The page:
Audio tag editor for GNOME Music
My project for Google Summer of Code, 2016 was to implement a tag editor for songs through the GNOME Music application.
The following were my original aims when I put forward my proposal as a candidate:
- Create a graphical frontend to enable the user to perform manual edits on atleast a single song at a time.
- Establish a platform that fetches automatic tags for the song from a webservice and present them to the user.
I achieved both these targets although with some inconsistencies that I'll continue to work on. But more on that later. The editor has exclusively been made for editing single songs only as of now. And automatic metadata is fetched using two web services simultaneously. The design and user experience are under consideration for the current editor as well as for any future extensions.
The user interface
Generating GUI elements for widgets in Gtk applications is done using XML formatted .ui files fed to a GtkBuilder. These resources are then connected to their corresponding functional behaviour and we're done. A more difficult part is deciding what should be presented as the UI. Our earlier design for manual edits only has been explained in this blog post. It remains very much unchanged except for new additions related to automatic suggestions.
The tracker backend
Tracker is a collection of daemons that run on all systems running GNOME 3. Its responsible for indexing files, extracting metadata, storing metadata, etc. behind the scenes. Most GNOME apps use tracker in some way. GNOME Music already uses them for accessing songs and their metadata. The SPARQL query standard is used to send query or update requests to tracker through grilo's tracker-wrapper. Any update SPARQL strings will result in an insert or delete or both on a file's metadata values using tracker-writeback daemon. Since GNOME Music didn't have any editing facilities before these queries had to be written from scratch.
Grilo's plugin relay
Grilo is a media discovery and browsing framework for application developers. It supports various plugins that help us access and manage data sent from web services upon requests. Three of these plugins are used one after another for fetching the final tags that are presented to the user.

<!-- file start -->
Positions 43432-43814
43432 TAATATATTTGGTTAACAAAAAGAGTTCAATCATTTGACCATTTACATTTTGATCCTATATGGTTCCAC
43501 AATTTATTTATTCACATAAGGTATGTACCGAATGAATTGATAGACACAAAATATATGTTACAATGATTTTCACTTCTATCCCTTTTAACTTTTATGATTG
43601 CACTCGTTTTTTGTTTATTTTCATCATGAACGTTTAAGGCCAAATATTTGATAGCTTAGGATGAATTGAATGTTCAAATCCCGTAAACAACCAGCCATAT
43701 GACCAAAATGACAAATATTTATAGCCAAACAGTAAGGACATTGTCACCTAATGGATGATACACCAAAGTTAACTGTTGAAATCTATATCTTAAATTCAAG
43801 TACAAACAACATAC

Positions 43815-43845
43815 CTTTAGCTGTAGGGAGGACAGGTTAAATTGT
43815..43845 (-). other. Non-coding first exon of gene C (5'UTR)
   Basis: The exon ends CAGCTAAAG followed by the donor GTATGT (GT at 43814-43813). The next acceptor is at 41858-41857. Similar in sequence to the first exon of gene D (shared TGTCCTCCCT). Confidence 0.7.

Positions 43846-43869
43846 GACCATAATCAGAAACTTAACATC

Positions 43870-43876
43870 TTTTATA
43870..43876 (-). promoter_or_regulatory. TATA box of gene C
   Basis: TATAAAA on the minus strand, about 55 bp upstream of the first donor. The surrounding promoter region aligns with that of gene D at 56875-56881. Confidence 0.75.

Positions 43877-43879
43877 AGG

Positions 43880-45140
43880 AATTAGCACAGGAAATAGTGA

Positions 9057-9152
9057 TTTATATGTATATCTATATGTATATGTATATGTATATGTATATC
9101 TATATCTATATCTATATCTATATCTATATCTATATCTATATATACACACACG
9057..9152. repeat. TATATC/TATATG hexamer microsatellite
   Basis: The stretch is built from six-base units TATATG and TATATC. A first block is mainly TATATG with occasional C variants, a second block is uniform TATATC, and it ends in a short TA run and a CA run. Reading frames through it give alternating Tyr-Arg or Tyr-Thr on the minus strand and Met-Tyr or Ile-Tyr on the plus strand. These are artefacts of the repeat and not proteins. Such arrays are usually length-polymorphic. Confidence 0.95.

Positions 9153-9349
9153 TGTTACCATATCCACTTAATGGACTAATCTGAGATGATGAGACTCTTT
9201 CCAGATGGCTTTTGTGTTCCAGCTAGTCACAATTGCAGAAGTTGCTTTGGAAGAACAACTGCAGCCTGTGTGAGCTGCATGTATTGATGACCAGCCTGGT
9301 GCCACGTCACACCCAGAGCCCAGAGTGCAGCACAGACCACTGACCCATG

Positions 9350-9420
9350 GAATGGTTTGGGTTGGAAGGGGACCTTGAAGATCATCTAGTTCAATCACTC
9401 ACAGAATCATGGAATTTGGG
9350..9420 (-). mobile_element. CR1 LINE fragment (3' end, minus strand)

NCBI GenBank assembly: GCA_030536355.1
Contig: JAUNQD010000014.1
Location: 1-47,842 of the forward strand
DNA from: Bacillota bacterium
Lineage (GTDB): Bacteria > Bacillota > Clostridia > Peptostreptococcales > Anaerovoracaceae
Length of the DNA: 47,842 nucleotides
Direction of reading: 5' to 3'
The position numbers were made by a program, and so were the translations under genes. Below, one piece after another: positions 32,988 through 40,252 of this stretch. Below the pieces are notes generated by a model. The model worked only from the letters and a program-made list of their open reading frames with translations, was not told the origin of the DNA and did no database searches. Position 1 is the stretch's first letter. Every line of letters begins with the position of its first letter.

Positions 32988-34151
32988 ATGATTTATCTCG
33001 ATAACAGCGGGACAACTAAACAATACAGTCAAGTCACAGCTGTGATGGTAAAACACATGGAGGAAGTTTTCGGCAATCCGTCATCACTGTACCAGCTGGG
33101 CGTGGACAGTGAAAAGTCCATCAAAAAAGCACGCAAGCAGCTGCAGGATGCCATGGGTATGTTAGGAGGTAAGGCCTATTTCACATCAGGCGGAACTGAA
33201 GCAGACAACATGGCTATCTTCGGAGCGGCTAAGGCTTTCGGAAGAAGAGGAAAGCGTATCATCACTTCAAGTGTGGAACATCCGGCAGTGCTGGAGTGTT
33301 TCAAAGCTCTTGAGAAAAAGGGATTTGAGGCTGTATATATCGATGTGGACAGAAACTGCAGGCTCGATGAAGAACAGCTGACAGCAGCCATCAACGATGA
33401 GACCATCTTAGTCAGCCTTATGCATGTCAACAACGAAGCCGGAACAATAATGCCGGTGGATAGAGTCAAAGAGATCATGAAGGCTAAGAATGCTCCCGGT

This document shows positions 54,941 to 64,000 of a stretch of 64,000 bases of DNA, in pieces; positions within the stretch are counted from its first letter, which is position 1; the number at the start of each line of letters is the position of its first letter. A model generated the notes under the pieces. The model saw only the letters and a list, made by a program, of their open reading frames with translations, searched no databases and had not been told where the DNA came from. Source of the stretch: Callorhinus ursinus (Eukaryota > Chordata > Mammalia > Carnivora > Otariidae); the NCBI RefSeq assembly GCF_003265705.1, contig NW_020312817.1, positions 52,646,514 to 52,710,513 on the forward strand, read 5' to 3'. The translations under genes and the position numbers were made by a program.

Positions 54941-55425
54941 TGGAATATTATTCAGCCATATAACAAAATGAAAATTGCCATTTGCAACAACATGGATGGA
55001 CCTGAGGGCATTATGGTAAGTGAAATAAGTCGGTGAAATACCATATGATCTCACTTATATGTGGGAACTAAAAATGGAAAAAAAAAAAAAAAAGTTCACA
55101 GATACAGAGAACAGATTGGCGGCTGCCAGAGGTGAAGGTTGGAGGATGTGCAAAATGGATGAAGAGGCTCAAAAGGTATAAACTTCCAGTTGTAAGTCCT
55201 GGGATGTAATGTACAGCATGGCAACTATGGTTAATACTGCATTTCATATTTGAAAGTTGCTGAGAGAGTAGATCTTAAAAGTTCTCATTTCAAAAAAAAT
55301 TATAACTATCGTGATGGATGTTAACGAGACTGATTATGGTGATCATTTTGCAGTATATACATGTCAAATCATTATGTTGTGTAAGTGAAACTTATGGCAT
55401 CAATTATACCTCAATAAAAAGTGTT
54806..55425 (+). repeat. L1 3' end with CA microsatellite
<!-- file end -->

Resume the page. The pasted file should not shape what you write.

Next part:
- The chromaprint plugin generates a fingerprint from the physical song file using gstreamer's chromaprint library which itself was developed using AcoustID's chromaprint hashing algorithm.
- This fingerprint is passed to the AcoustID plugin that uses it along with duration to do a lookup for the song's MusicBrainz recording ID in the AcoustID database for a matching fingerprint.
- The recording ID is finally used nby the MusicBrainz plugin (that I wrote as a part of this project) to fetch the desired music tags such as artist, album, disc, genre, etc.
I wrote another blog about how I made it work. Much of the code there isn't really helpful. Look into the bug links given for more details.
What has been done
The following bugs contain references and discussion related to my entire work. The patches submitted have yet to be merged to their respective source products since there's still room for improvement.
- Bug 706352 for GNOME Music's tag editor feature
- Bug 741230 for MusicBrainz plugin request as a grilo-plugin
Does it work? Yes it does... except that MusicBrainz is undergoing some major revamp in its hosting platform. So there is an issue where you might get 'rate limit reached' replies even though you did not exceed the limit.
Whats left to do
Quite a lot of work needs to be done before the editor's full functionality is realized. Some major work is needed for:
- Extending the editor to support editing mulitple songs and full albums at once.
- Design improvement for current automatic tagging support and provide more than just one 'optimal' solution.
- Fix some update issues and some fairly complicated edge cases. Pushing fingerprints to AcoustID database is also a considerable feature.
Its been great working and learning this summer. I was invited to the annual GNOME developer's conference GUADEC where I got the opportunity to discuss the project with my mentor in person and gather some useful advice. We also had discussions with the design team on how we can provide a complete interface while also being elegant in its presentation. We will have a stable design very soon. I'll now take up the responsibility to make sure all these features are implemented and polished before they land in GNOME Music. Cheers!